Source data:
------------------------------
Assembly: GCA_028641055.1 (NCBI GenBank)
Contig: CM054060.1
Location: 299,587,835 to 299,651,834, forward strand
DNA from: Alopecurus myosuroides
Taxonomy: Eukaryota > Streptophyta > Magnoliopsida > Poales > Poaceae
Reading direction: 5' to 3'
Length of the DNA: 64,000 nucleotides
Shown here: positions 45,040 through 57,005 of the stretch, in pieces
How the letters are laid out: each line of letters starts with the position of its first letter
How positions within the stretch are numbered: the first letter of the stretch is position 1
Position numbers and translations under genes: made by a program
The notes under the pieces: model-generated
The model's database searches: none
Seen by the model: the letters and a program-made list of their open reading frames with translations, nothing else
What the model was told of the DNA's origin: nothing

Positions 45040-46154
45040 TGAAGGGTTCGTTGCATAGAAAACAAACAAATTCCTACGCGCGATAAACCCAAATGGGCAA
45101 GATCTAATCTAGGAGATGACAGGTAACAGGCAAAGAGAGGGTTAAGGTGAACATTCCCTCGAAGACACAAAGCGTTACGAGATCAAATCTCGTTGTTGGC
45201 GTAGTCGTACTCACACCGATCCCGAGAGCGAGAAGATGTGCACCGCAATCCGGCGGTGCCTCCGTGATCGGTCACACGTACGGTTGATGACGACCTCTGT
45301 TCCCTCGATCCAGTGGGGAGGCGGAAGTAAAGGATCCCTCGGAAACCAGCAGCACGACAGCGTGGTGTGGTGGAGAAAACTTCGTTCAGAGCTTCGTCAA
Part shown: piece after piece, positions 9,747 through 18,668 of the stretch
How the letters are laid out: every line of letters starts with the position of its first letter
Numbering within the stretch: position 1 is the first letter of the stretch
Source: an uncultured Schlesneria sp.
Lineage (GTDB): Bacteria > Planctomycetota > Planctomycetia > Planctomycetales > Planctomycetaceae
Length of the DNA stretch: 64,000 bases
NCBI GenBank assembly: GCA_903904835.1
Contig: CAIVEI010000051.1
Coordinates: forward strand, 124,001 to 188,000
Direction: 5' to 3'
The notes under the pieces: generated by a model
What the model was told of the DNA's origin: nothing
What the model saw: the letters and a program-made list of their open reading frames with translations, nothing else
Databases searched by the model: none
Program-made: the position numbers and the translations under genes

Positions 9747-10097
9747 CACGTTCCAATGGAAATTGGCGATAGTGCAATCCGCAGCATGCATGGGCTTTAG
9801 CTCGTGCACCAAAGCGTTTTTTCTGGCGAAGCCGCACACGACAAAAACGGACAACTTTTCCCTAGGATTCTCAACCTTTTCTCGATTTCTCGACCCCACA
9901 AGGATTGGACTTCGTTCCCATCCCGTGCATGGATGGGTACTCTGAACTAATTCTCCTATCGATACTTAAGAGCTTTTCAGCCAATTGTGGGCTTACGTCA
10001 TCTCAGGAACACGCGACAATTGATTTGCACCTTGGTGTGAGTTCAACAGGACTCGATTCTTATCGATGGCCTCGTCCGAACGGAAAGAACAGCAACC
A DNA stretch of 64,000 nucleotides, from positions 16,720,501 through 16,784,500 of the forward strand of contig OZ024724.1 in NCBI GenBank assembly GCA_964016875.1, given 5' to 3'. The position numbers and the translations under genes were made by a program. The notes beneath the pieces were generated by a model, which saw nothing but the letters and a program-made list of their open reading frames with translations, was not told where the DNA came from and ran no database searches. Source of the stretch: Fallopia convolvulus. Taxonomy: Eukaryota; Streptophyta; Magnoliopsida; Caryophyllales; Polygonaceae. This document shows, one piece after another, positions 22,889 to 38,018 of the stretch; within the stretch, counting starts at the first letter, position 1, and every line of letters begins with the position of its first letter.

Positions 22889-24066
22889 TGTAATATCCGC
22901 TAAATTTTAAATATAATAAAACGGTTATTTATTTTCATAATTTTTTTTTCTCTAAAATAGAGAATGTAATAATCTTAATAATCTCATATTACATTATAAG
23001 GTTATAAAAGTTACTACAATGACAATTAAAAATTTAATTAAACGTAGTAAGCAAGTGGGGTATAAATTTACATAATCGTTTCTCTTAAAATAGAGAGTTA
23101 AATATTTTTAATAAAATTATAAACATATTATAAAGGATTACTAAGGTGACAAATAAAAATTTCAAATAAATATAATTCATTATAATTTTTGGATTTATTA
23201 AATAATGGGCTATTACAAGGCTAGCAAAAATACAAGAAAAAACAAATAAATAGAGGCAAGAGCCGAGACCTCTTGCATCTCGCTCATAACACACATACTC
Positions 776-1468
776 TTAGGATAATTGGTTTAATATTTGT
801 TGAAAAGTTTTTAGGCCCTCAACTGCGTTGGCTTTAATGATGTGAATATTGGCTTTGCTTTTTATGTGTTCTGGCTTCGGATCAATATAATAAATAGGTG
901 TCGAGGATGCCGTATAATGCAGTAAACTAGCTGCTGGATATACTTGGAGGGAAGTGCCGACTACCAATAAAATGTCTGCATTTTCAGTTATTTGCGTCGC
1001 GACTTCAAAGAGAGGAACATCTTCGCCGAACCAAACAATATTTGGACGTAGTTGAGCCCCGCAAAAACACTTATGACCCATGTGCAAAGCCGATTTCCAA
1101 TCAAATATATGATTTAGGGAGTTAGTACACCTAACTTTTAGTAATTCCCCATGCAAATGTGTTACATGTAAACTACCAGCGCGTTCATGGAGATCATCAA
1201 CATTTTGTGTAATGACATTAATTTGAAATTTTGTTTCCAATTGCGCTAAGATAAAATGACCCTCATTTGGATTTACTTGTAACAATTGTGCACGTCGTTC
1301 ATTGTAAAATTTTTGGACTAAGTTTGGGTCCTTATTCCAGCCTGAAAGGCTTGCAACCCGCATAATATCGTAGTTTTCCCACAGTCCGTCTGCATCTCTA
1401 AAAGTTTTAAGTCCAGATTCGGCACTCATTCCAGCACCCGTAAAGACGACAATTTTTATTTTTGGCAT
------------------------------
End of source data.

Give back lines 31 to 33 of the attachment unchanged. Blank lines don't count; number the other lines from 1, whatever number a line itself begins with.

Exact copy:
The notes under the pieces: generated by a model
What the model was told of the DNA's origin: nothing
What the model saw: the letters and a program-made list of their open reading frames with translations, nothing else